Toronto’s Integral House By Shim-Sutcliffe Architects

Located in Toronto's Rosedale neighbourhood, this sublimely curvaceous building was named The Integral House (referring to its curved walls, and their likeness to the mathematical integral symbol), and was designed to celebrate music, performance, and mathematics under one roof.

 

 

Photo Courtesy of Architonic, Photographer James Dow

 

This 18,000 square foot home was built for James Stewart – a mathematician and violinist from Toronto.

Growing up, Stewart loved math and music. His passion for Math propelled him to become a Mathematics professor, and he spent his career teaching at McMaster University. In 1987, inspired by one of his students, Stewart translated this passion into a calculus book, which became a bestseller in 1992. Presently, 90% of Canadians and about 70% of American students use his textbook in class.

Stewart was also a violinist, and a member of the Hamilton Philharmonic Orchestra in Hamilton, Ontario.

 

 

Photo Courtesy of Stewart Calculus

 

When it came to creating his dream house, Stewart took this project very seriously – he wanted his home to be a work of art. He spoke to many architects including Frank Gehry, before finally commissioning Howard Sutcliffe and Brigitte Shim of Toronto’s Shim-Sutcliffe Architects, who later went on to win the recipient of the Architectural Woodwork Award in 2009 for the Integral House.

Stewart spent a total of $32 million, and paid an extra $5.4 million for both the lot and the house that was on it, before it was torn down to make room for his new residence.

Stewart’s main requests for his dwelling included curves, lots of them, and a performance space. Those curves were the cause of a six-year project that was completed in 2009.

 

Photo Courtesy of Architonic, Photographer Ed Burtynsky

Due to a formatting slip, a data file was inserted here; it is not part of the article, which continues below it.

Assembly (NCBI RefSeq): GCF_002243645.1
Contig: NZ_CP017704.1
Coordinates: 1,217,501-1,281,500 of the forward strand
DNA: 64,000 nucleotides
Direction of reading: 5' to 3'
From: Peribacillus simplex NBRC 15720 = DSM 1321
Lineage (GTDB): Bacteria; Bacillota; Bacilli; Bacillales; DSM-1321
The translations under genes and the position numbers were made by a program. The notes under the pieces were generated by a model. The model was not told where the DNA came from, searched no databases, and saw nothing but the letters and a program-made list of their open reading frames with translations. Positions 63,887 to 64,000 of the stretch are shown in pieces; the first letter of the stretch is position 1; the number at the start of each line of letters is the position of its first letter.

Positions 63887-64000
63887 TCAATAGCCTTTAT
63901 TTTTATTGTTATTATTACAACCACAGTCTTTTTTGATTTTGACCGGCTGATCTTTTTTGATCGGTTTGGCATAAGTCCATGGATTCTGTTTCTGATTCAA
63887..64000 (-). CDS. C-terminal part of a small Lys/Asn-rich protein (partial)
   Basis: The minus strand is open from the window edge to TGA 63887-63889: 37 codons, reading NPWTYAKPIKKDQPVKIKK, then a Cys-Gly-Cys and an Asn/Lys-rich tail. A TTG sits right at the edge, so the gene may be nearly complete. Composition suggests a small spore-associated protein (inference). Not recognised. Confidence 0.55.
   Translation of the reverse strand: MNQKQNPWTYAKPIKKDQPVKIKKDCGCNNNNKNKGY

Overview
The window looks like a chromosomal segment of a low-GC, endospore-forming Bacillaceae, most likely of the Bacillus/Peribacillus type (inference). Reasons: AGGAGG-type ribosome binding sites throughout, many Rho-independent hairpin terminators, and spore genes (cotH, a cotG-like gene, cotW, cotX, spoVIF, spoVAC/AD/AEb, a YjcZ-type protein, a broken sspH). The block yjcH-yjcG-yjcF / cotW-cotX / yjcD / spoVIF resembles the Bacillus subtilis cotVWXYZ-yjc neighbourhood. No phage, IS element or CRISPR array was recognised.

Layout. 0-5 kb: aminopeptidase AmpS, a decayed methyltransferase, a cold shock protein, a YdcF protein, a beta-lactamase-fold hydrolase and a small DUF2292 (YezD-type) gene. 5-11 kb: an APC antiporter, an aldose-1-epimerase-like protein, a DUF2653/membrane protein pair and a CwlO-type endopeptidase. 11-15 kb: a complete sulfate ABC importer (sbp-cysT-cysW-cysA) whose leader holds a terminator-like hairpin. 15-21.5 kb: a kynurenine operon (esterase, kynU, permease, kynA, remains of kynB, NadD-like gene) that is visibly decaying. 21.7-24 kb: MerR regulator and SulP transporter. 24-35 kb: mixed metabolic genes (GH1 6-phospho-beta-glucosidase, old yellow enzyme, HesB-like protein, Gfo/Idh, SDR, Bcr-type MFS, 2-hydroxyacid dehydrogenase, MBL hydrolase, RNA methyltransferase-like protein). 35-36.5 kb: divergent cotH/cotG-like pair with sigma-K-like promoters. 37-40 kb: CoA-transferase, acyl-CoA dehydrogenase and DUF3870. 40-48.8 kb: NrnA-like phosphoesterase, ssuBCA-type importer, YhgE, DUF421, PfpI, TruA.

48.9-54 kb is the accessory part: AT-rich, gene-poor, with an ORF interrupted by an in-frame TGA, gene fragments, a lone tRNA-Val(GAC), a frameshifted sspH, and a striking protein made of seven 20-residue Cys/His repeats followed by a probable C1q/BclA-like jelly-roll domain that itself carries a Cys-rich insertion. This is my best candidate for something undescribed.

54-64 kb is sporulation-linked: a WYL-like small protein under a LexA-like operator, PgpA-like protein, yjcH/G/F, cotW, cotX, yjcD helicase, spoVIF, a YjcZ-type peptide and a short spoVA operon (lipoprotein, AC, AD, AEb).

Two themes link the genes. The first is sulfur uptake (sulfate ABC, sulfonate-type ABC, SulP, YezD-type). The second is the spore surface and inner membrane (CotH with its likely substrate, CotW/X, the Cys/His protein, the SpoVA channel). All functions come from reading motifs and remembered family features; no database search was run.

The home is located at the edge of a Toronto ravine, surrounded by trees, which provide a panoramic view on three sides of the house. Each of the five floors has a different relationship to the landscape. As you climb each level up, the spatial experience changes gradually until you are at eye level with the treetops. 

While the top half of the house is made of glass, the bottom half is a mixture of glass and oak panels that the architects cleverly used to allow natural light to filter into the space.

 

Photo Courtesy of Architonic, Photographer James Dow

 

The concert space holds 150 seats and is located one floor below ground level to mimic the experience of descending into the ravine. During special events, additional seating for guests is available via extending balconies over the performance room.

Over the years, Stewart hosted numerous events in his house, which included fundraisers, theater performances, music festivals, dance troupes, and even fashion shows.

 

Photo Courtesy of Architonic, Photographer James Dow

 

This residence has it all - it holds a master bedroom, a guest bedroom, a two-bedroom apartment, and an indoor exercise room, pool, and even a spa. It is also very energy efficient, as it has twenty-three geothermal pipes that provide heating and cooling for the whole house. The green roofs installed reduce island heat, while the vertical wooden fins provide shade outside.

Although the interior of the home has minimal decor, the most interesting piece is the enclosed staircase with its hand-blown glass in blue, Stewart’s favourite colour. Glass artist Mimi Gellman and structural engineer David Bowick created this installation alongside the architects.

 

Photo Courtesy of Architonic, Photographer James Dow

 

Voted number one in Blog TO’s Top 10 contemporary homes in Toronto, this beautiful residence was built to perfectly blend music and mathematics, which both represent Stewart.

Although Stewart sadly passed away in December 2014, his legacy lives on through his books, and this gorgeous home.

This residence is coming to market for $28,000,000. Here's the story in the Globe and Mail --> Award-Winning Integral House Goes Up For Sale

 

All photos courtesy of Architonic and Stewart Calculus.

Visit Architonic for more information on the Integral House.


Researched and Written by Stephanie Tsapoitis, Bachelor of Interior Design at Sheridan College

Posted In: Ontario

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